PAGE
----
By Pat Caldwell
NYSSA – For Shay Myers, word of House Bill 2193 was the tipping point for his firm.
It also proved to be one of the key reasons why as general manager of Owyhee Produce he is now in the middle of moving his operation – consisting of storage buildings and a packing shed – to Idaho.
Myers and his company – an onion production, packing and shipping firm – encountered several challenges the past year.
An epic series of storms in January triggered several million dollars of damage as Owyhee Produce lost five buildings, including three in Nyssa.
Yet another challenge was the implementation of the state’s paid sick leave law in 2016, requiring employers to provide up to 40 hours of paid sick leave a year.
Then there was the contrast between how Oregon and Idaho view agriculture. Idaho always seemed to be more receptive to agriculture interests than Oregon, Myers said.
“I am in contact with the Idaho Department of Agriculture probably on a monthly, if not more, basis. We farm in both states but I have more interaction with Idaho in regards to agriculture then Oregon by ten or twenty fold,” Myers said.
But the final straw was HB 2193, now making its way through the Oregon Legislature.
House Bill 2193 requires large employers in specific industries to give new workers with a projected work schedule and two weeks’ notice regarding a work timetable. The proposed mandate would allow employees to decline hours not in the original schedule.
“The simple fact that it even made it to the House is enough to scare me away from Oregon,” Myers said.
Myers said that the agriculture industry is exempt in part but packing sheds aren’t. Nonetheless, he said, the principle of the legislation troubled him.
“The simple fact this bill is even being discussed and considered to punish the employer for acts of God is ludicrous,” he said.
The consequences of the new law are clear to Myers.
“So let’s say we are doing asparagus where we pick today and pack tomorrow. Let’s say it pours rain and I don’t get the produce and I can’t run the packing shed. I have 40 people scheduled to work and I owe all of those people for a day’s work because I couldn’t run my operation,” he said.
For Myers, enough was enough.
“I just don’t think it is right for an employer to be punished to employ his employees,” Myers said.
Still, the decision to move Owyhee Produce – which employs about 45 people on its packing line – to Idaho was not easy, Myers said.
“This will cost us. It will set us back several years by moving to the state. But the consistency in (Idaho) state policy we feel outweighs the reasons to stay in Oregon,” he said. “I don’t see the type of proactive support from the state government that I see from Idaho,” he said.
Other employers have worried that Oregon’s minimum wage increases would hurt their ability to compete, but Myers said area wages already meet or exceed the state rate.
Myers said Gov. Kate Brown’s office did reach out to him once it learned Owyhee Produce was considering moving.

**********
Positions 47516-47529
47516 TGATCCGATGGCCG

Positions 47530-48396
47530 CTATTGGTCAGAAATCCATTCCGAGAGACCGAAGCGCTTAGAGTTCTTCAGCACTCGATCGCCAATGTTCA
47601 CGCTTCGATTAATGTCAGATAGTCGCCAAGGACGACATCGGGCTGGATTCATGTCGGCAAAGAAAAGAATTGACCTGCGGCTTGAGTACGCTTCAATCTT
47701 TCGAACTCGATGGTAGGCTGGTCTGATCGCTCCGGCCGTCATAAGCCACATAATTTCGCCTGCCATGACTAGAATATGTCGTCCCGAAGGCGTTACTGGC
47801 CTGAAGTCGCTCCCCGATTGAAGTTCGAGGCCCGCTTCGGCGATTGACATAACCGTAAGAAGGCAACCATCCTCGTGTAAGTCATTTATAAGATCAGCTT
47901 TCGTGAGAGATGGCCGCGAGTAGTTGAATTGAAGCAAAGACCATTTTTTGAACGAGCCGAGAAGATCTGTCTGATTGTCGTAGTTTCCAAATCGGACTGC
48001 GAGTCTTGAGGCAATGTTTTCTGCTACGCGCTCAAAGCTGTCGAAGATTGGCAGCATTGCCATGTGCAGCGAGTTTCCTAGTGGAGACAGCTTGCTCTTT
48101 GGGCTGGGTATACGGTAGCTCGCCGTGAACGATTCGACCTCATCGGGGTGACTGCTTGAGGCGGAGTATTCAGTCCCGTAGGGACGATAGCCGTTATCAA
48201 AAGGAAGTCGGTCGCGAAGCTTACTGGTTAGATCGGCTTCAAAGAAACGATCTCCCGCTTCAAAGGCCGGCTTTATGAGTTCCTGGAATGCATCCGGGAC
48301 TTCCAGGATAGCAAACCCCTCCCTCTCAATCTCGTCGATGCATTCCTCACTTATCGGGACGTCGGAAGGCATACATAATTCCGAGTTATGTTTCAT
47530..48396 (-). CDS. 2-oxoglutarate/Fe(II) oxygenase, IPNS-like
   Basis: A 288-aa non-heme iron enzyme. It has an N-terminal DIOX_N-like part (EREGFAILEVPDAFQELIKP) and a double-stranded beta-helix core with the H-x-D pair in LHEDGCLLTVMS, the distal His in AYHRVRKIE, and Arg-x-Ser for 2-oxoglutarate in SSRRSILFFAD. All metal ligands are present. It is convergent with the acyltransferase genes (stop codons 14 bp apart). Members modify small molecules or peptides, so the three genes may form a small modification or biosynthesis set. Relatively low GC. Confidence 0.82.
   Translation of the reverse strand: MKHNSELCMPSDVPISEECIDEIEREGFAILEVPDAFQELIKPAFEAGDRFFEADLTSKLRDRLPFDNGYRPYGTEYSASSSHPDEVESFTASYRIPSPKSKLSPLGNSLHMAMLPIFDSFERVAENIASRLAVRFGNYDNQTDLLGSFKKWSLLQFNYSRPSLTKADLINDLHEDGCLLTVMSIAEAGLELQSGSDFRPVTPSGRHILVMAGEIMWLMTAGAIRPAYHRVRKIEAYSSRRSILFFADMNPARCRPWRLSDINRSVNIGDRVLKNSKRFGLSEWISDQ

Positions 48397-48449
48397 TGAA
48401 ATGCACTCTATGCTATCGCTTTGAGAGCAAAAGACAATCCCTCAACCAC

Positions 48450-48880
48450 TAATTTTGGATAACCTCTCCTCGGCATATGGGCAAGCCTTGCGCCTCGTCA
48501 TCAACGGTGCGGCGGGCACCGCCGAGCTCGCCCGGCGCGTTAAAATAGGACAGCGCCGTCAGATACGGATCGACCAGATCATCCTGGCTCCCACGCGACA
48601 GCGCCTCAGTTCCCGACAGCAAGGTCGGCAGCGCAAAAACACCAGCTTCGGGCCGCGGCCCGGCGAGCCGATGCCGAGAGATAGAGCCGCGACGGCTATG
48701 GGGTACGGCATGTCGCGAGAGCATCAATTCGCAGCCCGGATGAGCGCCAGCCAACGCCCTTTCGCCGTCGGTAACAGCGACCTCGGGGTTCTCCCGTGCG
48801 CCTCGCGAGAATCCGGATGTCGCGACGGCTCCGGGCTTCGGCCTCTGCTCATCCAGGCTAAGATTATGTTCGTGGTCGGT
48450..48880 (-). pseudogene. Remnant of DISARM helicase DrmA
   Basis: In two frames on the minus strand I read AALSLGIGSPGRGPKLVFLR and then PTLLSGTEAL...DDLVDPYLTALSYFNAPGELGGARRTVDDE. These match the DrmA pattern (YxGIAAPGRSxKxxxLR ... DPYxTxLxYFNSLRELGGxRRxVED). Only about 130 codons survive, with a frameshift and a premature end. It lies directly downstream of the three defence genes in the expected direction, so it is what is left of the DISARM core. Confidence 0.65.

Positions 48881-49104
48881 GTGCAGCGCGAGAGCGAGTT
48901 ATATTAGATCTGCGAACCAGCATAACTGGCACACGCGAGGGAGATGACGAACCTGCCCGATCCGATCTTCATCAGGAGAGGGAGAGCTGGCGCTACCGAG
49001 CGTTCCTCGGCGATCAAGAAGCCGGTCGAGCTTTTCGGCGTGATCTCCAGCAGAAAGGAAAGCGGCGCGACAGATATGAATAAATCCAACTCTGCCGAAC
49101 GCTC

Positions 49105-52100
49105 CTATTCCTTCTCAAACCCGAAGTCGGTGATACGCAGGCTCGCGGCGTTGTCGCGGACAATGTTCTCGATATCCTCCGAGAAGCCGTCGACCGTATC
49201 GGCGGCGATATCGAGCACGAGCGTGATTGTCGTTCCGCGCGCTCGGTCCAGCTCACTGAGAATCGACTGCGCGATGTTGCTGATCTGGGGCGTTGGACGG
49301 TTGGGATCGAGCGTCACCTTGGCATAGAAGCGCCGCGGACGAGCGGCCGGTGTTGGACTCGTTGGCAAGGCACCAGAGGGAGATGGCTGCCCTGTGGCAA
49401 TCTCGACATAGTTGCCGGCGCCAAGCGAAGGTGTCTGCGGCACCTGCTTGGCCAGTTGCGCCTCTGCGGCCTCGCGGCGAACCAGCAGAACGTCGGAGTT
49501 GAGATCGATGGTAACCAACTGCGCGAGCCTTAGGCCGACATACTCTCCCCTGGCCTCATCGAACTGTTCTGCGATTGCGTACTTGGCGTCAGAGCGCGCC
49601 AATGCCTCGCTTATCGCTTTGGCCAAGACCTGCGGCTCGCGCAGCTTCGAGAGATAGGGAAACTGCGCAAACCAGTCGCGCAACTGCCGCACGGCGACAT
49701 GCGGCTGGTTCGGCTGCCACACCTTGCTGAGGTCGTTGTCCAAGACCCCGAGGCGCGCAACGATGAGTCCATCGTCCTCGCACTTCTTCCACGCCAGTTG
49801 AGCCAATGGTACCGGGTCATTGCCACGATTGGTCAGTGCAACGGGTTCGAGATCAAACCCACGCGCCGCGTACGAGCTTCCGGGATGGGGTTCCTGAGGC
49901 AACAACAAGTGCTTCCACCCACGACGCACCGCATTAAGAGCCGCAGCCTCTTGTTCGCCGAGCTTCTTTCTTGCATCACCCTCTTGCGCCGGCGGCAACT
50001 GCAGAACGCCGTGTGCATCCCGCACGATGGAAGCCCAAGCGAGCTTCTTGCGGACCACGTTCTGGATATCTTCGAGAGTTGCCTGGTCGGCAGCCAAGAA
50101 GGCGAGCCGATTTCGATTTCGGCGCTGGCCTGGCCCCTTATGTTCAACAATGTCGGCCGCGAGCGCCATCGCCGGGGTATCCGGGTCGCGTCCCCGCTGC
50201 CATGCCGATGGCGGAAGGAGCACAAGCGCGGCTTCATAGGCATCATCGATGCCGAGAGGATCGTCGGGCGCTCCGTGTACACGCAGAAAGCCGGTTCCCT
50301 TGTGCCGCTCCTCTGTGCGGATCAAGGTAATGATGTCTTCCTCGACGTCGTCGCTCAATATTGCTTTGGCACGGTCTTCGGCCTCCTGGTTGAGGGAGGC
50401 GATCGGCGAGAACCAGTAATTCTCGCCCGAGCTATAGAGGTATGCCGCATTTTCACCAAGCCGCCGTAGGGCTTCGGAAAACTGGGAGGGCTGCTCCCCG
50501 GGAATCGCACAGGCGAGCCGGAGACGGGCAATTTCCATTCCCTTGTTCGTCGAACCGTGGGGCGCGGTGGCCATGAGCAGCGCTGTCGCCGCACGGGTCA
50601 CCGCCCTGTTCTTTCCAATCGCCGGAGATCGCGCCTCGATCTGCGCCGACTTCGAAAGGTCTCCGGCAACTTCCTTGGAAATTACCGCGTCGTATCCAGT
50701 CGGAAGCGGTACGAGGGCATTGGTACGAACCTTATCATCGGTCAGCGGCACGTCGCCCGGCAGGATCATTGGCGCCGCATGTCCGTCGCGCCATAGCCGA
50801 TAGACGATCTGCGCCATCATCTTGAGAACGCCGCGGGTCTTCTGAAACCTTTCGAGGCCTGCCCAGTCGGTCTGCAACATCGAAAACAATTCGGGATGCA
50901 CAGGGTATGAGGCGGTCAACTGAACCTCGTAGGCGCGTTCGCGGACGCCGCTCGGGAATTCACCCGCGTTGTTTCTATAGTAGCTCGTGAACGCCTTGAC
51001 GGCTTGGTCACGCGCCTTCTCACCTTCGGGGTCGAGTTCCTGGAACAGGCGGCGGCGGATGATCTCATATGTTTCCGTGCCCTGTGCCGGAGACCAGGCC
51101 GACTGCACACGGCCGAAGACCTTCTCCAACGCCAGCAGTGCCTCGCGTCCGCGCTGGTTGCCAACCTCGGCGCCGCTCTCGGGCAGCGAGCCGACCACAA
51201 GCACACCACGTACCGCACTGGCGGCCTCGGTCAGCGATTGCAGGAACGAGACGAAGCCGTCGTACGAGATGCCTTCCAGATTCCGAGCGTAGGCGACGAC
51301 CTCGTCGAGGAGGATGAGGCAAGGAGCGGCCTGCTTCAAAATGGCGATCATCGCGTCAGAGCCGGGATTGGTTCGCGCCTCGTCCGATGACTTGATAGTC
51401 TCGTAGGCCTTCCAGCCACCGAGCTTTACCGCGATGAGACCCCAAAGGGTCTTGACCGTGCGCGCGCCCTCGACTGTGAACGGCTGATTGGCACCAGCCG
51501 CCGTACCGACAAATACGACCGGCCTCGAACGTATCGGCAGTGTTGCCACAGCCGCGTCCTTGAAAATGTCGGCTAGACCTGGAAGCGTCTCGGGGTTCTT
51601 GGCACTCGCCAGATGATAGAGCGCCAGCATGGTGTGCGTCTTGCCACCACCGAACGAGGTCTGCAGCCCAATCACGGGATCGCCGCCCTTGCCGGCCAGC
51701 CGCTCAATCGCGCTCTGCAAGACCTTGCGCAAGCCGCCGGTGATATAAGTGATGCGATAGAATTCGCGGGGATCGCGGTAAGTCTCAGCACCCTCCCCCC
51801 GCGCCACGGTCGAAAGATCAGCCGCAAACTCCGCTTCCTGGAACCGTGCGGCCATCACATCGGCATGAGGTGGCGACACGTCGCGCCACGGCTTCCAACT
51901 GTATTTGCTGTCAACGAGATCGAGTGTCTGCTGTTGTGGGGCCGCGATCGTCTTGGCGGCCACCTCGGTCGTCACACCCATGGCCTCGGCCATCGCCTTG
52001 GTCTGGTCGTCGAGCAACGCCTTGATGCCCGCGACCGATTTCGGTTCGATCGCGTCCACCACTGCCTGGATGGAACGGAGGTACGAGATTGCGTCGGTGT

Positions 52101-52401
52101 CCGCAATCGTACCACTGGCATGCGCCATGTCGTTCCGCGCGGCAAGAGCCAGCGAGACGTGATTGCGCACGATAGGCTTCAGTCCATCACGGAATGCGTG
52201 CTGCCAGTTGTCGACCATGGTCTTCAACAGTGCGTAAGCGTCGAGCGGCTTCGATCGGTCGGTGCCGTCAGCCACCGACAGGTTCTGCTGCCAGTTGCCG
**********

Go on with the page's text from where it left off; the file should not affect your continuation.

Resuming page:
“They gave me an ear. They wanted to know if they could convince me to stay and, if they did, what would it take,” he said.
Owyhee Produce is moving its Nyssa operations just across the Snake River into Idaho. Myers said his firm has operated its packing shed in Nyssa since 2007.
Just how much of a hit the county tax rolls will take when Owyhee Produce is fully entrenched in Idaho is still a question, said Malheur County Assessor Dave Ingram.
“There are a lot of ifs. So as far as impact it may or may not affect us and I am not sure right now,” Ingram said.
The tax bill for property now occupied by Owyhee Produce would depend on what’s built and the value of those improvements, Ingram said.
Golden Produce West Produce, another onion production business situated in Nyssa, is also moving to the Gem state but for different reasons than Owyhee Produce.
“Well it (the decision to move) is a couple of different factors. We really have outgrown our location in Nyssa and needed room to expand our operation,” he said.
Oregon’s new minimum wage law – approved into law in 2016 –had an influence in the judgment to move to Idaho, said Seward.
The winter also played a role, said Seward.
“We were planning on doing a more phased move over a five year plan and we lost several of our onion storage sheds due to the snow. We also lost our packing shed and the line so it just gave us a push to either make a decision to either rebuild or progress to our goal of getting into Idaho,” said Seward.
Seward said Golden West Produce tried to expand in Nyssa a few year back but the effort stalled. While the Nyssa Planning and Zoning board OK’d plans for the expansion, the city council balked and declined to approve the effort.
“The city, at that time, was not very responsive to our needs with regard to expansion,” said Seward.
Seward said Golden West Produce employs about 70 people.
Golden West is now building a new facility near Anderson Corner in Canyon County. Seward said his family has been in the onion business locally since 1937.